List of items restricted as “dual” civilian-military use expanded
Following the easing of the blockade on the Gaza Strip in mid-2010, all goods could be imported, with the exception of items defined by the Israeli government as dual-use, i.e. “weapons and items which can be, and often are, used for military purposes”, according to the Israeli Ministry of Defense.
Israel maintains two lists of items restricted as “dual” civilian-military use, including one list specifically relating to Gaza. This is in keeping with the international standard to prevent the transfer of certain items. However, the lists are more inclusive than existing international lists. According to the Israeli authorities, the restrictions are justified as many items, including “electronic and electric equipment, communications equipment, and industrial raw materials, are used to rebuild and upgrade offensive tunnels leading to Israel; to manufacture weapons, particularly rockets; and to create technological combat support units.”
For the second time this year, the Israeli authorities revised the list of goods classified as “dual-use” (civilian and military) items banned from import into Gaza without special authorization. In February, screening machines, including X-ray machines were added and more items were added in August, including wooden boards thicker than 1cm (as opposed to 5cm previously). The latter was added as wood had reportedly been used by armed groups for tunnel construction.
These import restrictions impede the delivery of humanitarian assistance, basic services and reconstruction programs, and undermine the response capacity for emergencies. For example, some categories on the list, such as drilling equipment or telecommunications equipment, are very broad. In addition, the list does not differentiate between items that are permitted entry following special authorization and those that are strictly prohibited (e.g. steel rods that exceed certain dimensions). In practice, some items are treated as dual-use items even though they are not explicitly included in the list (e.g. solar panels and some batteries).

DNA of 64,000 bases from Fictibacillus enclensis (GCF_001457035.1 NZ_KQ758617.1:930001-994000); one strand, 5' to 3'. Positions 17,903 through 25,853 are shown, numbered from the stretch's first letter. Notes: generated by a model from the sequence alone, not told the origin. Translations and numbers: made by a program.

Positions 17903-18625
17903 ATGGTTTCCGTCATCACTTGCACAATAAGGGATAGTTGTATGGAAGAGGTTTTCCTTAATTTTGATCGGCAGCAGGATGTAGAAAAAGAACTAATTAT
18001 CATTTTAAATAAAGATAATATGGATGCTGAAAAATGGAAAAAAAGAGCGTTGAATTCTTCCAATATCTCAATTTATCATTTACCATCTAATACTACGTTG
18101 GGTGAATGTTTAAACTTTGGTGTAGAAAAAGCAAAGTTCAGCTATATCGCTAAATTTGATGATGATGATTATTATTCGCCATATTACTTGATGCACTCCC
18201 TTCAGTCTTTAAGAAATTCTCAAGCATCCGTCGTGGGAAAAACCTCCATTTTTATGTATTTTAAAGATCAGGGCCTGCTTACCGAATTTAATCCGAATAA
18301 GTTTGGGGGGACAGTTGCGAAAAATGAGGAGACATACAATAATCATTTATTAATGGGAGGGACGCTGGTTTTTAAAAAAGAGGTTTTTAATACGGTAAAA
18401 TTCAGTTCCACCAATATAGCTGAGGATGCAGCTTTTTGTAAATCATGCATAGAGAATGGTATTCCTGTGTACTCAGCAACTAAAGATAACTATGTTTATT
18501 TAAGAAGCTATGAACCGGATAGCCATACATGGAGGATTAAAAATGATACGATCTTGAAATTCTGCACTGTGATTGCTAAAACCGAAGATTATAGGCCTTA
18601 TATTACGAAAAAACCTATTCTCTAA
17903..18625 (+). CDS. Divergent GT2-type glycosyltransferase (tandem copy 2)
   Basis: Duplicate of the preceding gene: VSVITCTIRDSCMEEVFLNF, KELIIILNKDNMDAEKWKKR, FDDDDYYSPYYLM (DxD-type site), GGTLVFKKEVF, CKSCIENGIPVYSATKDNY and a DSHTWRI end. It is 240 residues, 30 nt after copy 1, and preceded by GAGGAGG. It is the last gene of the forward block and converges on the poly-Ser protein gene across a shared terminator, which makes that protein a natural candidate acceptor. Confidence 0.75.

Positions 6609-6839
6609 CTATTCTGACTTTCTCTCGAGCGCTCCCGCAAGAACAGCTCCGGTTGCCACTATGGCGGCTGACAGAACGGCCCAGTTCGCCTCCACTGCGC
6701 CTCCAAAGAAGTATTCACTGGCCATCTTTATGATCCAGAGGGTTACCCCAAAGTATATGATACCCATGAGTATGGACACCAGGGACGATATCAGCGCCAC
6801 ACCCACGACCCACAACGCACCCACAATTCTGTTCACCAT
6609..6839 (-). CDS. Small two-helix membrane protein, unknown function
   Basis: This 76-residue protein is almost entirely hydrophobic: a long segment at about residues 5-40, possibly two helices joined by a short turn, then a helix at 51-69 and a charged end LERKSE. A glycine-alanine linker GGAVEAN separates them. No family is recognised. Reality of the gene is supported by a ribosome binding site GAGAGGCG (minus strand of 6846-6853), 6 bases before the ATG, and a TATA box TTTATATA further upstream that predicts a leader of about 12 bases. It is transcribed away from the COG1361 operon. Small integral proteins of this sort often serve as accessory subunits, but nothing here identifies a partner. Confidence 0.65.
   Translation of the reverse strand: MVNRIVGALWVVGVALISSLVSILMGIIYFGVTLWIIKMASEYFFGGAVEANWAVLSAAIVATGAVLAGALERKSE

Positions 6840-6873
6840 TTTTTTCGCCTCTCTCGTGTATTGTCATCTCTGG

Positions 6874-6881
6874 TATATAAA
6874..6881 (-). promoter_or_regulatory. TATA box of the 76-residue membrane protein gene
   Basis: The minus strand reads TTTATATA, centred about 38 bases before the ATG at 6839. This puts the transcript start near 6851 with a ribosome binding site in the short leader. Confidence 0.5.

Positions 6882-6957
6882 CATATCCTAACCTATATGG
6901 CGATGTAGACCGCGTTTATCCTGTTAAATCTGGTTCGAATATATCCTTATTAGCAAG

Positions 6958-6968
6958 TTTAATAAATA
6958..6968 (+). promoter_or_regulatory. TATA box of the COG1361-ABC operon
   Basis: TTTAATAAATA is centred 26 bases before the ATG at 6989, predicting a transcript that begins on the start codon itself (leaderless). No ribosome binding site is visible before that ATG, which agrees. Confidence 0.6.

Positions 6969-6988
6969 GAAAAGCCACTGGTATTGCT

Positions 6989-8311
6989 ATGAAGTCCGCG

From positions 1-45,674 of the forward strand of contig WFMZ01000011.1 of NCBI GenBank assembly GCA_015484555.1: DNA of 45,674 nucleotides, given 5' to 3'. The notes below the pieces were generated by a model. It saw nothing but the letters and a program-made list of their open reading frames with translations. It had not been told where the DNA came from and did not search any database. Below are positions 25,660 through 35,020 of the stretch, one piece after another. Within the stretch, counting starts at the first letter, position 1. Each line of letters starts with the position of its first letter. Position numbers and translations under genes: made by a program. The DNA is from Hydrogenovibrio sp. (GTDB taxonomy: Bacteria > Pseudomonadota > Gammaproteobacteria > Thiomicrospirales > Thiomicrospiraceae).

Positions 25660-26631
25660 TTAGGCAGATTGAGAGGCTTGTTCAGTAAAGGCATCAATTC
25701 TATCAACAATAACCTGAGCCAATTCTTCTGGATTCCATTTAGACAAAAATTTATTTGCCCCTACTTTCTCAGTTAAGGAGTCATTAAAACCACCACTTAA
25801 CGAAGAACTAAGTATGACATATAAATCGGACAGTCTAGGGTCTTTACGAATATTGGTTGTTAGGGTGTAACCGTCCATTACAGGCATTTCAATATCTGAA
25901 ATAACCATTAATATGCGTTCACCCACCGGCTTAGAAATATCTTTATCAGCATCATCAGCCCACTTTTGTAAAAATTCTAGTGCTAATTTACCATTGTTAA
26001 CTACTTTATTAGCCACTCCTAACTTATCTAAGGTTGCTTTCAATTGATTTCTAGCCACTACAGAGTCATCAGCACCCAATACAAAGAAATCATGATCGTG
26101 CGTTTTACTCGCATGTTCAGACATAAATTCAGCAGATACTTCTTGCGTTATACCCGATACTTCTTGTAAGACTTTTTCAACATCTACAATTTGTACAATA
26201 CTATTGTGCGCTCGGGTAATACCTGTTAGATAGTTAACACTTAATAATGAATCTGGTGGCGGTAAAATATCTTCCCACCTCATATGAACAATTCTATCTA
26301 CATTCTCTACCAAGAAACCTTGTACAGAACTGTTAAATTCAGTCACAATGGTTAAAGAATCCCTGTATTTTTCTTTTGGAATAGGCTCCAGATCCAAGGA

The inclusion of basic construction materials, including cement, gravel and metal bars, as dual-use items has severely impeded repairs and the reconstruction of homes and basic infrastructure. Shortages of some items critical to the health sector, including x-ray machines, items with a chemical content such as disinfectants, UPS (uninterrupted power supply) units used to ensure the unbroken functioning of life-saving equipment, and materials needed to safely dispose of poultry affected by avian influenza, have had a detrimental effect on the delivery of basic health services and undermined the prevention of public health risks.
Import restrictions also apply to a range of items vital to the Palestinian Civil Defence and other actors responding to emergencies, such as ambulances, drilling and lifting equipment, cranks and water pumps required to respond to flooding. While international agencies have managed to import some items into Gaza with authorization from the Israeli authorities, the approval process, monitoring and storage requirements have proven burdensome and have delayed implementation and increased costs.
Humanitarian project to erect temporary shelters on hold due to restrictions on wood imports
Over the past year, Catholic Relief Services (CRS) installed 254 prefabricated wooden housing units to serve as transitional shelter solutions for over 2,000 individuals whose homes were completely destroyed during the 2014 hostilities in the Gaza Strip. These units can provide displaced families with a dignified transitional shelter that is culturally and socially appropriate. Erected on land belonging to the displaced family, the units have easy access to basic services available in the family’s original location, and ease the process of rebuilding permanent homes.
The recent additional restrictions on the entry of wood into Gaza have severely impeded this transitional shelter response. Although the Israeli authorities had previously approved a further 221 wooden shelters by CRS, in early July a truck carrying wooden panels (4.4 cm thick) was turned back at Kerem Shalom crossing. A month later, another shipment of wood was rejected at the crossing on the grounds that all wood over 1cm thick is restricted. An application by CRS for the import of wood through the Gaza Reconstruction Mechanism is pending. CRS estimates that the associated costs to date amount to at least $US 10,000 (and growing) in lost staff time, shipping costs, and the procurement of materials available on the local market.
In the interim, CRS has procured materials available on the local market and has made some modifications to the shelter design. This has enabled them to complete the construction of the 254 units. Another 150 transitional shelters scheduled to be erected for the benefit of 150 highly vulnerable families by December are now on hold and, if the restrictions remain in place, these families risk spending another winter homeless and exposed to the elements in the rubble of their destroyed homes.